CAGELESS SHARK DIVING | ALIWAL SHOAL, SOUTH AFRICA
CAGELESS SHARK DIVING AT ALIWAL SHOAL – 14TH JULY 2014
Aliwal Shoal has a reputation for giving you a cageless shark diving experience you will never to forget. Their specialty is oceanic black tips and boy, do they have a lot to share around. The reef is about 7km off shore and diving there has the reputation of being one of the top 10 dive sites in the world. The special baited shark dives are only at max of 20m deep so they offer opportunities for both scuba divers and snorkelers.
Aliwal Shoal is situated one hour south of Durban, on the east coast of South Africa on the Indian Ocean. The dive boats go out of the small beachside village of Umkomaas by either a beach or nearby river launch using semi-rigid inflatable boats.
We took the opportunity to organise a single baited shark dive whilst on our way further south to Protea Banks. At 7am we met up with Aliwal Dive Centre’s operators Clare and Basie Ackermann on a dropdead gorgeous, 24C, blue sky day, with a water temperatures of 19-21C. We had four in our party as well as their four crew in the boat.
Aliwal Shoals is an amazing surf beach, which means divers get to experience a thrilling beach boat launch with a difference. Most Australian dive operators would never dream of tackling waves and conditions like these, but to the locals, this is the norm and they haven’t lost a diver yet! In fact is quite a local spectator sport watching the boats go out and coming back in to the ramp. This is only to be enhanced by the 45 degree slope on the actual boat ramp itself, adding further challenges to the whole process!
Once out of the surf breaks, it is a short 20 min boat ride to the baited shark dive site. This is not actually on the reef itself but is based on a sandy bottom, with a depth of only 20m or so and excellent visibility. There was already another boat at the site when we arrived so we had to negotiate with them to be able to set up our bait boxes a short distance away from theirs to be able to share the sharks. The process is such that there are two bait boxes filled with local frozen fish such as pilchards. One is set about 10m deep, the other 20m deep to leave a scent or scum trail to attract the sharks.
On the sandy bottom near our deep blue bait box was where the small numbers of sardines and remora ‘shark sucker’ fish generally hung out. Maybe they felt safer being down there rather than higher up where the shark population was.
The Zambezi or bull sharks and tiger sharks tend to be attracted by the deeper box throwing the scent and then they slowly come up to the more shallow bait box. It should be noted that this is not a shark feeding dive, just a baited dive where there is only enough fish to keep the sharks interested and not enough for an actual feed, so the dive operators are not altering the natural behaviour of the sharks.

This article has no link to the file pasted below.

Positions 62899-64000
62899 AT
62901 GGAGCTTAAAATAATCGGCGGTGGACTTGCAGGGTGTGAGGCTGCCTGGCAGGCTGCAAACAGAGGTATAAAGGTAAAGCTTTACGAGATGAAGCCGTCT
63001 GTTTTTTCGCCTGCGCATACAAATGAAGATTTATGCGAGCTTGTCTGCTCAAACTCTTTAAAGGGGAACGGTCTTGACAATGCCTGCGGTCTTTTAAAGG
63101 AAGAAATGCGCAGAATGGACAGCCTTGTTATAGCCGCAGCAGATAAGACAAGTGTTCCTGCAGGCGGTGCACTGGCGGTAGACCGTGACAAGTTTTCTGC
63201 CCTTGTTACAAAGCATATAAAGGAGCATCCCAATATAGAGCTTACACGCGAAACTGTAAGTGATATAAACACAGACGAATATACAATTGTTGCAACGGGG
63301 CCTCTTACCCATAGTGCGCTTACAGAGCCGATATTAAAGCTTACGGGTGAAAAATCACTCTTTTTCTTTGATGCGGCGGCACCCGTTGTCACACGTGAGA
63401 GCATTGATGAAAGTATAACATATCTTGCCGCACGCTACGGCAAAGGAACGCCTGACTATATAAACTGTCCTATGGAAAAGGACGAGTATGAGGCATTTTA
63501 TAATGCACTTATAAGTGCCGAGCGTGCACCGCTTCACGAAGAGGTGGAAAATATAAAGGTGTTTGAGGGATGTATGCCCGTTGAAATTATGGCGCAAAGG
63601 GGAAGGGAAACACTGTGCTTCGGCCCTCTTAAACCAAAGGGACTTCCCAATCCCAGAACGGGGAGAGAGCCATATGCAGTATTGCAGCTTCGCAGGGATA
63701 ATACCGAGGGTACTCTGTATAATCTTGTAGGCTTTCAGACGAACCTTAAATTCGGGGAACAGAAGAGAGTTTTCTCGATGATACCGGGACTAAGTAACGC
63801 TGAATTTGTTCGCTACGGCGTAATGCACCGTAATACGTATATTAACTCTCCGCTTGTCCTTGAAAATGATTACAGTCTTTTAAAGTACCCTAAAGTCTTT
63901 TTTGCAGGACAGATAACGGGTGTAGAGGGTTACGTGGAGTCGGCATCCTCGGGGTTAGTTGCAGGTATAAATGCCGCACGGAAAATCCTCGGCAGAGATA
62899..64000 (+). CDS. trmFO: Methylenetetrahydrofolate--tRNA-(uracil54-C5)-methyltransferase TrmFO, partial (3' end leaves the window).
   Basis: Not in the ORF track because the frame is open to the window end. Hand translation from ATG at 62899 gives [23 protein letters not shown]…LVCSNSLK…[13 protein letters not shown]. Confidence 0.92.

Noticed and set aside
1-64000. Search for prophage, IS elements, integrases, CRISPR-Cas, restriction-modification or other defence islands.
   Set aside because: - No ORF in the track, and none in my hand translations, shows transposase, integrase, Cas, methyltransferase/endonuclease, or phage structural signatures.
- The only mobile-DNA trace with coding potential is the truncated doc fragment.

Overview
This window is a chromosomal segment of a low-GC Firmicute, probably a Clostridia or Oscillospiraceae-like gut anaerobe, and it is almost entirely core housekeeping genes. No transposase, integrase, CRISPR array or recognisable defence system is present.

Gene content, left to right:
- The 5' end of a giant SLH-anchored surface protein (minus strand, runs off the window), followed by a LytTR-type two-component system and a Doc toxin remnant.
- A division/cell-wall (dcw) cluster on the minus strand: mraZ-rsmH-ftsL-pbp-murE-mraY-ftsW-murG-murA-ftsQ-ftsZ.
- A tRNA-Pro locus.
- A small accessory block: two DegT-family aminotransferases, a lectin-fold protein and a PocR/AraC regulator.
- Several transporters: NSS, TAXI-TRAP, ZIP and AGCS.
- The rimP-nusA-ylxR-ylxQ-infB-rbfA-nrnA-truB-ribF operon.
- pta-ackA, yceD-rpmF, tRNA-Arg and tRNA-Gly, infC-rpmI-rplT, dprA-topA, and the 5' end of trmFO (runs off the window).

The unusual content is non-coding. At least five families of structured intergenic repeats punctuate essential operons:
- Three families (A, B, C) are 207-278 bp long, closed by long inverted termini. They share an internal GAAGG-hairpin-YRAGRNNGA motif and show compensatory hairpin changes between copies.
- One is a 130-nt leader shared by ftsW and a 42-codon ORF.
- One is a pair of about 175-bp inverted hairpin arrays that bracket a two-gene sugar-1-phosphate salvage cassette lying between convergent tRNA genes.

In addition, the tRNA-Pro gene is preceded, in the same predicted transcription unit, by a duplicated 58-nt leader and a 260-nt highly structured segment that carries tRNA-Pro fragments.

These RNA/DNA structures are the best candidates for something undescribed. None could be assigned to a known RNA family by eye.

When we looked and swam up we saw many oceanic black tip sharks which is what they specialise in here. These are a sleeker looking shark with a streamlined fusiform body shape for fast manoevering in open ocean waters. They have a pointed nose and black tips on all fins. They grow to about 1.5m and are usually wary of humans so they may take 10-20mins to gain their confidence around the divers and the bait boxes. But once confident, they crowded us in their numbers. It was amazing to have so many sharks swimming around so close and to experience the thrill of seeing so many oceanic black tip sharks all in one place totally surrounding us. There would have been 40-60 sharks on our dive and we were right in the thick of it.
We didn’t see any bull sharks on our dive but this same dive site last week had a tiger shark which is very unusual for this time of year as the usually are seen from March to June.
Oceanic black tips have been known to attack humans when there is food around. So it is only at the end of the dive when we were all back on board the boat that the operators threw the remainder of the bait fish into the water. The ‘boiling water’ and ‘shark soup’ beside the boat at the end of the dive was a spectacle in itself. There were sharks everywhere, fighting for the last morsel, often breaking the surface with the classic shot of shark fins thrashing around. The boys loved it! You couldn’t wipe the smile off their faces.
To crown it all off, a loggerhead turtle swam by as we surfaced at the end of the dive.
What a day, what another diving experience. Thanks Basie, Clare and the Aliwal Dive Centre team for an African shark diving experience of a lifetime. I’m sure we will be back.
[For more photos taken by Tony Isaacson see Photos-Diving Photos-South Africa]